Hilt: gilt brass.
Blade: usually single-fullered.
Blade length: approx. 32-34 inches.
Grip: ivory or bone with brass or copper twistwire.
Scabbard: Black leather with gilt brass mounts.
No official order has been found detailing the introduction and design of this sword, but it is generally agreed that mention of a regulation naval officer’s sword was made in August 1805, during correspondence with the Admiralty:
“A sword of each pattern to be sent to the Port Admirals…as the uniform swords to be worn in future by Officers of His Majesty’s Navy…”
It is likely that they were being worn before this time as stirrup-hilted swords, both in the Army and Navy, were very popular at this time. The major change in design appears to be the move from a plain, stepped pommel to one that features a lionshead. Swords worn by commanders and above had an ivory grip, with black fishskin for lieutenants. Blades for senior officers were also heavily decorated in blue and gilt designs, including naval trophies, masts, anchors and flags.
A regulation straight, cut and thrust blade, very much like the version carried by infantry officers, is the type most commonly seen, although there appears to have been a tradition with naval officers to carry broadsword blades. They were probably old family blades simply attached to the new 1805 Pattern hilt.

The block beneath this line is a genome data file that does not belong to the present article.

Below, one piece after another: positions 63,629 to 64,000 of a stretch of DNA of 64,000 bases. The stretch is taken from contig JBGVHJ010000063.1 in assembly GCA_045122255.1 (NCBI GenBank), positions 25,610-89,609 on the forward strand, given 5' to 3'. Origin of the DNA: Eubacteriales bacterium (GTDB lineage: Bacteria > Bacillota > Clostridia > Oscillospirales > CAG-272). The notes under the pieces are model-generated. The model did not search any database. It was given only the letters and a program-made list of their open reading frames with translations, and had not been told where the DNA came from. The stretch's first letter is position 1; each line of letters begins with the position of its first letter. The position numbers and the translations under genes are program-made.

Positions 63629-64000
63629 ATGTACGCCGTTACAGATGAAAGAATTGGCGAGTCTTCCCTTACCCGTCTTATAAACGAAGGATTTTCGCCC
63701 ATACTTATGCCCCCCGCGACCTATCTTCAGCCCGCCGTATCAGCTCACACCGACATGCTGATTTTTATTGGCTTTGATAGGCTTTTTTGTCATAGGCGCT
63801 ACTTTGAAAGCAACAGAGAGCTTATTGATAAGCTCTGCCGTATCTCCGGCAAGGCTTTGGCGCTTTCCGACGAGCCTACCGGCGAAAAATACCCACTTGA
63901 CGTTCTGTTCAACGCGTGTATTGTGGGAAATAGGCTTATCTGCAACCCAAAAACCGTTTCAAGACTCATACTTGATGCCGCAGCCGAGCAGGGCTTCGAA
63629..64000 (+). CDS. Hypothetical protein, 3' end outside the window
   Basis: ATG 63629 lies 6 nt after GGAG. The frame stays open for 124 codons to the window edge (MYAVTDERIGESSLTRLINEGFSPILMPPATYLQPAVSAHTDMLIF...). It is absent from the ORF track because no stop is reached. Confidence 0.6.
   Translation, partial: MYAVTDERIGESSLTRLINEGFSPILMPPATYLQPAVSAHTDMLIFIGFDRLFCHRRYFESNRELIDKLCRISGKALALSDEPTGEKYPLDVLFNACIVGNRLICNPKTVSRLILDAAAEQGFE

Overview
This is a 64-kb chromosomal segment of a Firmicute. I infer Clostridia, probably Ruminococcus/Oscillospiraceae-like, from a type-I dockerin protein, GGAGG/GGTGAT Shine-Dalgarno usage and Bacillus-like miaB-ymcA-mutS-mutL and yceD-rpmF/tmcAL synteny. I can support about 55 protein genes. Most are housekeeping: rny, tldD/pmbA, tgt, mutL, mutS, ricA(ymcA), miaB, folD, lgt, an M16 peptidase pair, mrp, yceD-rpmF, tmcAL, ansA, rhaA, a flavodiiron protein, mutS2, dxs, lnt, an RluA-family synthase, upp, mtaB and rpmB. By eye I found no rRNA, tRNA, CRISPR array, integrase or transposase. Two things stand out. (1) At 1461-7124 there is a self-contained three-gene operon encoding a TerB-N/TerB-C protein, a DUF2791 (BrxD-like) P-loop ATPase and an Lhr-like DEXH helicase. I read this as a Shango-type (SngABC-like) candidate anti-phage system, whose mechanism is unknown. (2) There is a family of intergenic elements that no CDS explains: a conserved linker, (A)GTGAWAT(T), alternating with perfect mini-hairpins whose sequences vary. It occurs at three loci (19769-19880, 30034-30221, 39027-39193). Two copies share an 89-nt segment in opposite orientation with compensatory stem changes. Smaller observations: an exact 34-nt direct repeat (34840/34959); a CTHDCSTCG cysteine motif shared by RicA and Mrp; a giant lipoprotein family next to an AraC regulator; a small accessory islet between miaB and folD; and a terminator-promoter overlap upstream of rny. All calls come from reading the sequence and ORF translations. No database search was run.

Very few blades survive with their decoration intact and many are found very worn and pitted, lacking the original scabbard. The negative effect of saltwater on these blades is a strong factor in their condition. It is a great shame as the few complete pieces that I have seen are tremendously decorated, and the effect of the ivory grip, blue and gilt blade, with companion gilt brass and black leather scabbard, is truly superb.
FINDING EXAMPLES IN THE MARKET TODAY
This pattern of sword is relatively scarce and finding original examples is difficult – blue and gilt blades are virtually unheard of in the current market. Most are also without scabbard. In recent years, fakes have been produced in India.
© Article by Harvey J S Withers – militariahub.com
Not to be reproduced without prior agreement.
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